Backflow describes a condition where water flows in the opposite direction from which it’s intended – for instance, when a toilet backs up and spills sewage into your home. If you have a sprinkler system, backflow devices are required to prevent contamination of drinkable water.
What Cause Backflow?
Backflow can occur in two ways: back-siphoning and back pressure. In general, both types can be caused by a drop in the public water lines including both main and ancillary lines. When pressure drops unexpectedly, a vacuum effect can occur, which forces fluids and other materials backward through the water lines. As a result, fecal waste, pesticides, insecticides and other contaminants can be forced back through the drinking water supply. Drops in pressure can occur when a water line breaks, when fire hydrants are in use, or at other times when a large amount of water is allowed to leave the system suddenly, either intentionally or unintentionally.
In irrigation systems, malfunctions in pumps or injector devices due to breakdown, misuse or improper installation can cause pressure spikes that can create a similar sort of vacuum to occur, resulting in backflow to the potable (drinkable) water supply.
Backflow prevention devices are designed to protect the drinking water supply from the effects of uneven pressure drops. Installation of backflow prevention devices often requires a permit from your town or city to ensure proper installation and also to ensure the device will not cause additional backflow or pressure problems elsewhere in the public water supply system. Many towns and cities require commercial installations to conduct regular testing or obtain certification to ensure proper operation.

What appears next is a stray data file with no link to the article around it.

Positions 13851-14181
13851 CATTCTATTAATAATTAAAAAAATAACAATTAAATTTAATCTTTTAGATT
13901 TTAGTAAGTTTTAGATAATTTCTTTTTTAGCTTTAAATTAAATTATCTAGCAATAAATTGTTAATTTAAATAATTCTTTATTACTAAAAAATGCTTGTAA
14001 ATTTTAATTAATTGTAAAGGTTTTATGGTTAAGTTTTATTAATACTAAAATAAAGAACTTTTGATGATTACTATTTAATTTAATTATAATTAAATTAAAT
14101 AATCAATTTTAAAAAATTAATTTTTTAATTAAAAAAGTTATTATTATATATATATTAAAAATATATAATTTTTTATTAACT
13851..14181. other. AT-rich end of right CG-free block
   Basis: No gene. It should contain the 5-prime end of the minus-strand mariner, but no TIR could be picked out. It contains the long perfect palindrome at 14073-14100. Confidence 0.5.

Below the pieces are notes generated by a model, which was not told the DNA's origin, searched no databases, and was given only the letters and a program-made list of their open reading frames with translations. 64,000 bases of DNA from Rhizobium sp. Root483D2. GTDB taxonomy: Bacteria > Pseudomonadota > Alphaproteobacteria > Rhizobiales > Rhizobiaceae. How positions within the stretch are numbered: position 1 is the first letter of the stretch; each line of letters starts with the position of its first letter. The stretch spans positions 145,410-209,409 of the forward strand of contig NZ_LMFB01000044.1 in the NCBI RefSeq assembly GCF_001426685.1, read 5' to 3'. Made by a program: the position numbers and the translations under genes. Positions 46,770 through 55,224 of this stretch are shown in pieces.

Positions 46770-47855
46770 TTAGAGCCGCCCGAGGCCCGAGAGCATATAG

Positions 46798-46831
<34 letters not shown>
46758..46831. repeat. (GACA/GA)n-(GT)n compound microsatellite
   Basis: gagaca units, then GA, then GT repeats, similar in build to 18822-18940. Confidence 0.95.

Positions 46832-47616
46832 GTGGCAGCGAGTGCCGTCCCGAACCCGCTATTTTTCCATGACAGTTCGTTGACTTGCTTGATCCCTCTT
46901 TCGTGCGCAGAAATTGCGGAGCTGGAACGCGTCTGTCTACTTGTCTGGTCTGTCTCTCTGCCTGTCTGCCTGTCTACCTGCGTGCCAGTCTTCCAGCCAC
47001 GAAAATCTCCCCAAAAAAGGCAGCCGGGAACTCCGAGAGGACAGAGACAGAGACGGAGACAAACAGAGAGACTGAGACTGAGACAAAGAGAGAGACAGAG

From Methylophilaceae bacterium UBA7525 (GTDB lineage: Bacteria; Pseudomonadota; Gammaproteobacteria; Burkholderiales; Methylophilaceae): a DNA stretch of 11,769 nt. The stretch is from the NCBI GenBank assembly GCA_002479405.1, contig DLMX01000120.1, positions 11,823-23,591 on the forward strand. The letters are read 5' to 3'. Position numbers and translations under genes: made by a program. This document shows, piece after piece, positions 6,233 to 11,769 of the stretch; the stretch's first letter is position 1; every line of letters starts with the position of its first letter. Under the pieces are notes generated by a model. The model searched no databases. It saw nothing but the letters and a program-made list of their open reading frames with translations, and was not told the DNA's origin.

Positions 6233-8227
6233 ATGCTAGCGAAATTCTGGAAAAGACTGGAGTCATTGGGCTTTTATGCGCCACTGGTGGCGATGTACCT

Types of Backflow Prevention Devices
There are several types of backflow prevention devices available, and the type you need depends on your irrigation system, your water supply and the demands placed on both. The primary types of devices include vacuum devices and pressure breakers. Backflow prevention devices may be installed at the point where the main water line enters your property, between the irrigation system and your home, at the hose or connectors, or at multiple points, depending on the configuration and size of your system. Designing a backflow prevention system that works is no easy task; technicians must be specifically trained in installation and maintenance to ensure the integrity of the drinking water supply is maintained.
At Garden Irrigation, we have more than four decades of irrigation experience, and we know how to design, install and maintain backflow prevention devices for both residential and commercial customers. Winter is an ideal time to determine if any upgrades need to be made before you turn your irrigation system on in the spring. To learn about your needs and to find out if your drinking water system is properly protected, give us a call today and schedule a consultation.